As Aqaba is the Jordan's only port and its prime trading gateway to the world, developing and extending the railway system from Aqaba to the rest of Jordan and its Middle East neighbors is essential to the competitive economic development of the nation. I've been pleased to assist this import undertaking as a member of Jordanís Inter-Ministerial Steering Committee overseeing development of the National Railway Plan.
|Tala Bay New Village||
Tala Bay - New Marina Town
Being development along Aqaba's Coral Coast Ecotourism Zone (plan shown at right). About 12 km south of Aqaba Town, Tala Bay Marina Town is one of the new marina villages in this Ecotourism Zone which encompasses a marine coral preserve, a terrestrial native habitat preserve, home of the new university site, and other special or restrictive developments.) Also, this Eco zone is only about 4 km just north of the Southern Industrial Area and Port Zone (plan shown to the above right).
Coast" Ecotourism Plan
for larger view
|* Note: Except for the author's explanatory writings and observations, all Aqaba data & exhibits presented on this website are based on information previously and publicly released by ADC, ASEZA or other entities within Jordan. Please see the Jordanian government's ASEZA and ADC websites for the latest information for regarding the Aqaba Sepcial Economic Zone and its many private and public sector investment projects and potentials.|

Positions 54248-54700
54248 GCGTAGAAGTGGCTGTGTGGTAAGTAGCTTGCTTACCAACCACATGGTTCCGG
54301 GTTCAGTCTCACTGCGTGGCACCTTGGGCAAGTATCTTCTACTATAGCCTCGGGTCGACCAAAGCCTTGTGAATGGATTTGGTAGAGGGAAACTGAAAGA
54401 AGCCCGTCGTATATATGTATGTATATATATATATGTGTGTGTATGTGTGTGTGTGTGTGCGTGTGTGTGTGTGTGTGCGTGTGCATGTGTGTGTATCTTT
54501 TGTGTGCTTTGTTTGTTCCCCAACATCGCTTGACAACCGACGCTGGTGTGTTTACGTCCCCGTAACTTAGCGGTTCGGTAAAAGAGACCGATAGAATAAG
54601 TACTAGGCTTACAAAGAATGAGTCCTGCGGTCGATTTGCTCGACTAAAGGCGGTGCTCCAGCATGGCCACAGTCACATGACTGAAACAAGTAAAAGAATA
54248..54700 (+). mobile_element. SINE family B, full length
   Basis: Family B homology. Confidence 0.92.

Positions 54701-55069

Observations and Challenges Ahead
As Jordanís only port city and sitting at the crossroads of four countries, Aqaba has long played a historic role as an international trading center linking countries in Asia and the southern hemisphere to those in the Levant region and beyond. And it has been a traditional major trading gateway into Iraq before and during the recent conflicts. As an international tourism destination, Aqaba is a major part of the "Golden Triangle" which includes Petra and Wadi Rum and continues to be the prime import/export center for Jordan.